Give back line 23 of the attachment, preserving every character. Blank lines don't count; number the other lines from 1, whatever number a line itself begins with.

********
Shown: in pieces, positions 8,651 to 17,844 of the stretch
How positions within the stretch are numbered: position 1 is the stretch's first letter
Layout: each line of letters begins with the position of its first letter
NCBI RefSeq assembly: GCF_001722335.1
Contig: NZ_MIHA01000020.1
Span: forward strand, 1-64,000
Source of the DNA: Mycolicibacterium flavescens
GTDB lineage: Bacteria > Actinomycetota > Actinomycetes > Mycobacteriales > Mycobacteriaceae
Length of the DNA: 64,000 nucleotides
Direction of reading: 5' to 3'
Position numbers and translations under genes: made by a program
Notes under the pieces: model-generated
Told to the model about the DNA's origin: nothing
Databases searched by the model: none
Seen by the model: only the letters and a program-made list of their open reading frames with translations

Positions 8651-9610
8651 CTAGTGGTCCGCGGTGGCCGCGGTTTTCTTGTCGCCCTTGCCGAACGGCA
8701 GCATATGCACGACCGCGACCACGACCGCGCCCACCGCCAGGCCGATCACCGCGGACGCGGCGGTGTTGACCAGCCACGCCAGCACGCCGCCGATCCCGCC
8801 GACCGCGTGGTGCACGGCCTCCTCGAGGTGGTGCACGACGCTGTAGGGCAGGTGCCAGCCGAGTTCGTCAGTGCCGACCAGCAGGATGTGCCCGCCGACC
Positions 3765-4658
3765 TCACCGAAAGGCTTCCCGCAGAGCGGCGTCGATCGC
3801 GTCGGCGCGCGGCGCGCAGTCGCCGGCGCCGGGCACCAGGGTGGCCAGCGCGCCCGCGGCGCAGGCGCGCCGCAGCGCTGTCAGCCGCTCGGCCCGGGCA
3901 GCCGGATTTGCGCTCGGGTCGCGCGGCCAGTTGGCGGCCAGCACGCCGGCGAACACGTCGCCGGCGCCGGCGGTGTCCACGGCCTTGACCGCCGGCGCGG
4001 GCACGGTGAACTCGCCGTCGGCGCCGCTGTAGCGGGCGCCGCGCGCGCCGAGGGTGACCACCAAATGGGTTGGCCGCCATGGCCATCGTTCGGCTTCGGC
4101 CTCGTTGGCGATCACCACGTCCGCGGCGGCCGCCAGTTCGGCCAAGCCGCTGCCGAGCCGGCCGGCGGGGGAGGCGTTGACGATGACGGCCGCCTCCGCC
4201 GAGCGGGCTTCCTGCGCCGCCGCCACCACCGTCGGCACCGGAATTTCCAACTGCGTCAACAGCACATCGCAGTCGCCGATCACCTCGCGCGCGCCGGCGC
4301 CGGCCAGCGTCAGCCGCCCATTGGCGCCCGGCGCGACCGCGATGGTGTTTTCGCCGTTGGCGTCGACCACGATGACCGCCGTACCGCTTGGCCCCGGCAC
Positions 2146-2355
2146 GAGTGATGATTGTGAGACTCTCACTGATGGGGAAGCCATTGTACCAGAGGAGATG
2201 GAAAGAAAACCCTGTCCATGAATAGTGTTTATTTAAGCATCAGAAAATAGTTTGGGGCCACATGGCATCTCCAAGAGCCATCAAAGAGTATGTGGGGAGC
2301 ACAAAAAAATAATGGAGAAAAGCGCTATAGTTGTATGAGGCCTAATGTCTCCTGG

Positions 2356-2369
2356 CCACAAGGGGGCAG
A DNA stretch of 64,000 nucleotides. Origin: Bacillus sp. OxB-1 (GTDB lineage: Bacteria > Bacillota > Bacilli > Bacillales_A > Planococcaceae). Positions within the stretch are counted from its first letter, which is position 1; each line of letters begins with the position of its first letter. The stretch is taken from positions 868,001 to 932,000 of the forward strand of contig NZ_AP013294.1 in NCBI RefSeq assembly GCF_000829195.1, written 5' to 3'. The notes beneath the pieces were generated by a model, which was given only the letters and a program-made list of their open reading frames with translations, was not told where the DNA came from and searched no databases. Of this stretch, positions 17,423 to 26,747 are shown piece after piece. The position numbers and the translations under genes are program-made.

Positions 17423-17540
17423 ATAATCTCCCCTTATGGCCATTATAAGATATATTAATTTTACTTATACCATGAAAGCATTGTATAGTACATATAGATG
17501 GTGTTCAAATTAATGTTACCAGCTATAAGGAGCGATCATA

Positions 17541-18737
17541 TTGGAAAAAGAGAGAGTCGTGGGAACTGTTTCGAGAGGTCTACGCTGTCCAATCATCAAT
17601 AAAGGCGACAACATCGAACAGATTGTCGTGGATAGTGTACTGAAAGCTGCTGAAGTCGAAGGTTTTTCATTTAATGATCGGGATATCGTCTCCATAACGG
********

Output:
3901 GCCGGATTTGCGCTCGGGTCGCGCGGCCAGTTGGCGGCCAGCACGCCGGCGAACACGTCGCCGGCGCCGGCGGTGTCCACGGCCTTGACCGCCGGCGCGG